Shanquella Robinson's Family And Supporters Gathered In Washington, DC, To Demand Justice For Her Death In Mexico Last Year

It's been four months since 25-year-old Robinson was found dead in her hotel room while on vacation with friends in Mexico.

In October, 25-year-old Shanquella Robinson was found dead in her hotel room while on vacation with friends in San José del Cabo, Mexico. Now, 18 weeks later, the FBI investigation is still ongoing, and many questions surrounding her death remain unanswered.

On Friday, her family, along with their attorney, civil rights activists, and civil rights attorney Ben Crump held a news conference in Washington, DC, to demand President Joe Biden and the US State Department diplomatically intervene and bring those accountable for Robinson's death to justice.

The North Carolina native, who ran a popular hair braiding business and online boutique, died in her hotel room on Oct. 29, while vacationing with friends. Initially, her friends had said that Robinson died of alcohol poisoning; however, according to the death certificate, her death was caused by a severe spinal cord injury and atlas luxation, which is a form of severe neck injury. Alcohol poisoning is not mentioned on the death certificate.

In early November, local authorities in Mexico said they were investigating the circumstances around her death. Shortly after, a video surfaced online that appeared to show Robinson being beaten while naked in a hotel room. In the video, Robinson is knocked to the ground as another person repeatedly hits her in the head. The person filming the video can be heard saying, "Can you at least fight back?"

Then, in late November, the attorney general for Mexico's Baja California Sur, Daniel de la Rosa Anaya, said that an arrest warrant was issued for one of Robinson's traveling companions and that the extradition process was underway for the suspect. The death did not result from a "quarrel," he said, "but instead a direct aggression."

Per the US Department of Justice, extradition can take many months and even years. But Robinson's family and friends continue to push for justice.

In an email sent to BuzzFeed News, a spokesperson from the US State Department said that the department "supports a thorough investigation into the circumstances of this incident and is closely monitoring local authorities’ investigation," and that the "Department of State has no higher priority than the safety and security of U.S. citizens overseas."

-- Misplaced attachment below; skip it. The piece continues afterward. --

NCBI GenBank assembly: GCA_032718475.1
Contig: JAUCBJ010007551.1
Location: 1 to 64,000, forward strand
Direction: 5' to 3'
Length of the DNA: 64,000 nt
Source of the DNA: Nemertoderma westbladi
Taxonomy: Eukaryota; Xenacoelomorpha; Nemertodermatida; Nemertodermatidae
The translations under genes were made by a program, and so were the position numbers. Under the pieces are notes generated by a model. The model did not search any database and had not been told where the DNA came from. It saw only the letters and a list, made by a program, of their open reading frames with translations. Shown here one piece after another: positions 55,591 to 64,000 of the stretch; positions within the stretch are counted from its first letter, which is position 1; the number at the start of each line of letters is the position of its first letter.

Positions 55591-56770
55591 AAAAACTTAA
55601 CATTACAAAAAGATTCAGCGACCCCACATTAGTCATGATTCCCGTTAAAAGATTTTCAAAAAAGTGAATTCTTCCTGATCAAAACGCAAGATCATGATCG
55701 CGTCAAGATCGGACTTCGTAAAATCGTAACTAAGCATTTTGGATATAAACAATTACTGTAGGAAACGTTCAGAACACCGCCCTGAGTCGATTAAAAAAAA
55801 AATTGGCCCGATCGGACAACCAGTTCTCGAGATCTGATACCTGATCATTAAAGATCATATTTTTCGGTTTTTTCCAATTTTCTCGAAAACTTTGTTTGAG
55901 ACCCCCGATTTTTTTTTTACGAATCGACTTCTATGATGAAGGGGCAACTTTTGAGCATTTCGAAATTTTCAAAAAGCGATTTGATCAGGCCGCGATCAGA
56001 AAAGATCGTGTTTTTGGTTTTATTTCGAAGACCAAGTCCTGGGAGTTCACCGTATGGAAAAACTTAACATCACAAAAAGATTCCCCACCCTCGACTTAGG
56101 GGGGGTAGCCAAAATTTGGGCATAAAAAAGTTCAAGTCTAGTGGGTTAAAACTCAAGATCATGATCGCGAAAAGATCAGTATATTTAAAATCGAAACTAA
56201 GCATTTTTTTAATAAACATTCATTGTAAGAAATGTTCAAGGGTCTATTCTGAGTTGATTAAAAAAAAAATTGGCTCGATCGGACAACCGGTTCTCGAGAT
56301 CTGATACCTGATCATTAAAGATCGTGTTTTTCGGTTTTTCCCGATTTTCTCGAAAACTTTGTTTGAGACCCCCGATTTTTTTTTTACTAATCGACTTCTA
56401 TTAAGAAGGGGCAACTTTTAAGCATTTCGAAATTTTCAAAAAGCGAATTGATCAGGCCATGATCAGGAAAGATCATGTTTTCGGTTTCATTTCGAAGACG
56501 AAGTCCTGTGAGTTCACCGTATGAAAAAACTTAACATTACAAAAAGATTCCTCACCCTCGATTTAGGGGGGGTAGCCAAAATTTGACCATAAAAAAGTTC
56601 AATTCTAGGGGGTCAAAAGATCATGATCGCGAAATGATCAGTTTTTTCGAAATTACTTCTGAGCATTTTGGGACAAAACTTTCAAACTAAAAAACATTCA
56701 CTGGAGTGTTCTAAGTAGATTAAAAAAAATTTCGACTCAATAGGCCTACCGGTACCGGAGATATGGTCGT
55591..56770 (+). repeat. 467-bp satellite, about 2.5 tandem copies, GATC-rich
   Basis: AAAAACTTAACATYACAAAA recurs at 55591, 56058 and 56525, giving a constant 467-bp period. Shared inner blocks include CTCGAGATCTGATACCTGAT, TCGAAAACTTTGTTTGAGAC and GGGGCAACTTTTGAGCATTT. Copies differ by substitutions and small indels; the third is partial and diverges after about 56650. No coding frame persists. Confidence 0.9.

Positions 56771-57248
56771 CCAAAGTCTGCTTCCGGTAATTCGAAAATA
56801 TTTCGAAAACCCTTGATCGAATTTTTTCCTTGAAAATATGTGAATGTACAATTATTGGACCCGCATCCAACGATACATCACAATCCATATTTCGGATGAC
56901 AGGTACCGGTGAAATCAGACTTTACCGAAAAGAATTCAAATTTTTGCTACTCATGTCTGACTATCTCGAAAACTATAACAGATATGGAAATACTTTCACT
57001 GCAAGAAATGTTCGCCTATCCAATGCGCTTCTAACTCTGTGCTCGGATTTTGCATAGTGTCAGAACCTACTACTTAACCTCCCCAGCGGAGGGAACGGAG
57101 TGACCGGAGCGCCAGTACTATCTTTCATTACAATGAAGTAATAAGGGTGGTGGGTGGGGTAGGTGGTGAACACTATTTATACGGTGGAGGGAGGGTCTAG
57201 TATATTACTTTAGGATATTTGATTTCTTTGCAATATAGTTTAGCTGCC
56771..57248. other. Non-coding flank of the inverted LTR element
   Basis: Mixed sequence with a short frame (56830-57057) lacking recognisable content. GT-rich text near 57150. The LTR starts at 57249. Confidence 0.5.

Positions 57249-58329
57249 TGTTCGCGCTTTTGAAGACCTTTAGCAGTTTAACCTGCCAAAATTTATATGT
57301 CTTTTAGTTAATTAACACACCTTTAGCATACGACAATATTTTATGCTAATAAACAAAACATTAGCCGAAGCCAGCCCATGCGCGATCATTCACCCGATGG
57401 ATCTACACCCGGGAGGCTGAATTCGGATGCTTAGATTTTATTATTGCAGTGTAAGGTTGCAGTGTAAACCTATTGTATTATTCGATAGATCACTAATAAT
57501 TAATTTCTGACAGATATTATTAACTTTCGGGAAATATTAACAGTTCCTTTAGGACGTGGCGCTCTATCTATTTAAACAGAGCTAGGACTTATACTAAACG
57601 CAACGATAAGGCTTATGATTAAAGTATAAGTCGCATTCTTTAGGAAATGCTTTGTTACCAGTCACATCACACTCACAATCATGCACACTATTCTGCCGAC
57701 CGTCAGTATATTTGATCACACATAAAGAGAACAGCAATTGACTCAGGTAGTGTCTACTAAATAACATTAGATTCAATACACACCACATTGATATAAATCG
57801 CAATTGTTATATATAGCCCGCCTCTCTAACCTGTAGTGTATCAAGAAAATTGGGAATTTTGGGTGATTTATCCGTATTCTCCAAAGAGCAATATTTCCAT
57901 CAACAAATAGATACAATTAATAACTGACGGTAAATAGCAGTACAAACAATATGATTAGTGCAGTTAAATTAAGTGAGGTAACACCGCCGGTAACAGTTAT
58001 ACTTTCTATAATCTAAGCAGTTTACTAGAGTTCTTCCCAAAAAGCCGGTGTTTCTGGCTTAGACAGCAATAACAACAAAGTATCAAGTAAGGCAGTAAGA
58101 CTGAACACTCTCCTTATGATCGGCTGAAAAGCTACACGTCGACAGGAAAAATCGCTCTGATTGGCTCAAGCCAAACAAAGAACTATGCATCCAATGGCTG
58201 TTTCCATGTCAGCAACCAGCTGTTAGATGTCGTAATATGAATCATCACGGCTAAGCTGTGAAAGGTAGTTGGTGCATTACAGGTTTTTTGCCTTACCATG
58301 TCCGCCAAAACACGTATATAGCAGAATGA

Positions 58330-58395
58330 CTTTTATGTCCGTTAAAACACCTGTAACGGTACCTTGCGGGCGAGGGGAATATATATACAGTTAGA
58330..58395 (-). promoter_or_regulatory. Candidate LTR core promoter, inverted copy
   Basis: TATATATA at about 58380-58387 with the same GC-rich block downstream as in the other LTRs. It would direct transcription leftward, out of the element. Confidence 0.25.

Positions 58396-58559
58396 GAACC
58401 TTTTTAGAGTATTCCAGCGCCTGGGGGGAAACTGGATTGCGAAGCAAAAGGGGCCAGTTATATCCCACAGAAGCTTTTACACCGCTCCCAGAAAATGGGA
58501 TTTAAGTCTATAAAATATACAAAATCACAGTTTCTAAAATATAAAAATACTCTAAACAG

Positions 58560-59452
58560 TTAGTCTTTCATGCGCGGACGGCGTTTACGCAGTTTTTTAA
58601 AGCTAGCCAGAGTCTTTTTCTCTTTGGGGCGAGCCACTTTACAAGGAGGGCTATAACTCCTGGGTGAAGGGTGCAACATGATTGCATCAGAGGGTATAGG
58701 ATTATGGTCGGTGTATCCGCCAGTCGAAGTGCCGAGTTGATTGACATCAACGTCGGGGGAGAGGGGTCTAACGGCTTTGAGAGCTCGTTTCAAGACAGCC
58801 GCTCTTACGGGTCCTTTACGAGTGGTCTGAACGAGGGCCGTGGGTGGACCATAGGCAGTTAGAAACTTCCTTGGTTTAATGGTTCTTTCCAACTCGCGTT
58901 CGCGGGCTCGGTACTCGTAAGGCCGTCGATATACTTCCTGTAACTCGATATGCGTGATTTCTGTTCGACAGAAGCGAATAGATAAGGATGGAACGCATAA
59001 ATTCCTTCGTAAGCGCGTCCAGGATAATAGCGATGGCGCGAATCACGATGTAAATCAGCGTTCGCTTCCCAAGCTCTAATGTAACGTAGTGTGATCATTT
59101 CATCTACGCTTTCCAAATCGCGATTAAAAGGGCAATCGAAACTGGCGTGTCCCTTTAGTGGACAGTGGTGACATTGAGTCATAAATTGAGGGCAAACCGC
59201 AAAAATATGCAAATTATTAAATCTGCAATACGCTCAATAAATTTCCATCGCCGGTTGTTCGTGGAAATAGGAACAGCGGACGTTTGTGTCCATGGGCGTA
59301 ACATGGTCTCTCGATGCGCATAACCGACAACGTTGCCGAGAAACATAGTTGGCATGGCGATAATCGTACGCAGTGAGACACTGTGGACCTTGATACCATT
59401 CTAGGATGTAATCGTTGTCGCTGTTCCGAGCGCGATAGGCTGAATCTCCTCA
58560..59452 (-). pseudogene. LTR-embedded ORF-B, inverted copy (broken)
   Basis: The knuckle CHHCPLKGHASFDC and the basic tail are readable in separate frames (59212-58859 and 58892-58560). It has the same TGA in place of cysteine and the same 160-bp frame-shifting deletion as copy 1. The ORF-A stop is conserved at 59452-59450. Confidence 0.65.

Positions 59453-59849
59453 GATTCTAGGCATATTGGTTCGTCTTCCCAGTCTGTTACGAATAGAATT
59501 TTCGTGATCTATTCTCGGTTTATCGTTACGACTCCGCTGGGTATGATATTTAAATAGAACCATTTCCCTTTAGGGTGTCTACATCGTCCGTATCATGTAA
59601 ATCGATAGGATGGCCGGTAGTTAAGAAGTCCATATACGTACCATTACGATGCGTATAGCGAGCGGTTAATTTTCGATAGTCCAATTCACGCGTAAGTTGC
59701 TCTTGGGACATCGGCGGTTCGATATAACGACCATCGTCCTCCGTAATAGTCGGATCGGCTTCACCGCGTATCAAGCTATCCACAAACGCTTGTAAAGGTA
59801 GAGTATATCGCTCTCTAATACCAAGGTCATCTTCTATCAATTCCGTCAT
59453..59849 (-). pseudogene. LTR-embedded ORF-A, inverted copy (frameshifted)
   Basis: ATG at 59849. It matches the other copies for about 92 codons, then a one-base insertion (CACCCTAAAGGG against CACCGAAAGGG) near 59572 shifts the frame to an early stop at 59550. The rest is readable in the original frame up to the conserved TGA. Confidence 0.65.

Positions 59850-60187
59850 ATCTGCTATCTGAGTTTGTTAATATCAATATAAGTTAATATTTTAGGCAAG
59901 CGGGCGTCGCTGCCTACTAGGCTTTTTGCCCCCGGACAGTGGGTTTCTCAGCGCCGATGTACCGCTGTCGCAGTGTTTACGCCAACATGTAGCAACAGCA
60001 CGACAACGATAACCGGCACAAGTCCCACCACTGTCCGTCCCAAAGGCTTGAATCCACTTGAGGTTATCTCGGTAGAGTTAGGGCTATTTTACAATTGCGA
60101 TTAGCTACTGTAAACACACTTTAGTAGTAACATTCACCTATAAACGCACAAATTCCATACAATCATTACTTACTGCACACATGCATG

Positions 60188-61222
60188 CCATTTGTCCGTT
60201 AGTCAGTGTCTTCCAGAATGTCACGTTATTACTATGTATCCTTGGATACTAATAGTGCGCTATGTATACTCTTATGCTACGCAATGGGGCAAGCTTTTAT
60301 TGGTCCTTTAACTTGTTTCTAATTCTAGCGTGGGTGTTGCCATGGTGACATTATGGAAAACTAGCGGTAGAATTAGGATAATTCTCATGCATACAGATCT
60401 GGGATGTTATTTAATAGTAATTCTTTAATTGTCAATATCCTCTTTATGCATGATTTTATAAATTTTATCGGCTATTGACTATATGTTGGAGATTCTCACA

"The Department does not provide confirmation of or commentary on investigations due to privacy and law enforcement considerations," they added and referred further questions to the FBI. BuzzFeed News has contacted the FBI in Charlotte, North Carolina, for any updates.

In the last few months, Robinson's community, which is also in Charlotte, has held a funeral, multiple rallies, and a memorial for her.

"Justice for Shanquella Robinson," civil rights attorney Ben Crump said Friday morning in Washington, DC. "Still, after all this visual evidence, nobody has been arrested."

"Mexico has advised that their investigations are complete," Crump said. "They have identified a suspect, and that suspect is currently out free in the United States of America."

During the news conference, Crump asked the US government to either "extradite the person who murdered Shanquella Robinson to Mexico to face the charges and the crimes that have been alleged" or take jurisdiction so they can bring those responsible for killing Robinson to justice.

"We are asking for high-level intervention, diplomatic intervention from the President of the United States and the State Department to do whatever is necessary to bring the person or the people who are responsible for the murder of Shanquella Robinson to justice," Crump said.

Attorney Sue-Ann Robinson, who is counsel for Ben Crump Law and is representing the Robinson family, also spoke at the news conference on Friday. She said that Mexican authorities told her they had sent all investigation information to the FBI, meaning the "ball is in the court of the United States."

Family members of the late Robinson also spoke at the news conference on Friday.

"I don't wish that terrible nightmare on anyone," said Shanquella's mother, Salamondra Robinson. "The people who knew what happened to my daughter are living their lives. They have returned to work, and my family is left to wait. I am here as an American citizen to ask our President and everyone with the power to get justice for my daughter to help me. Please help me and my family."

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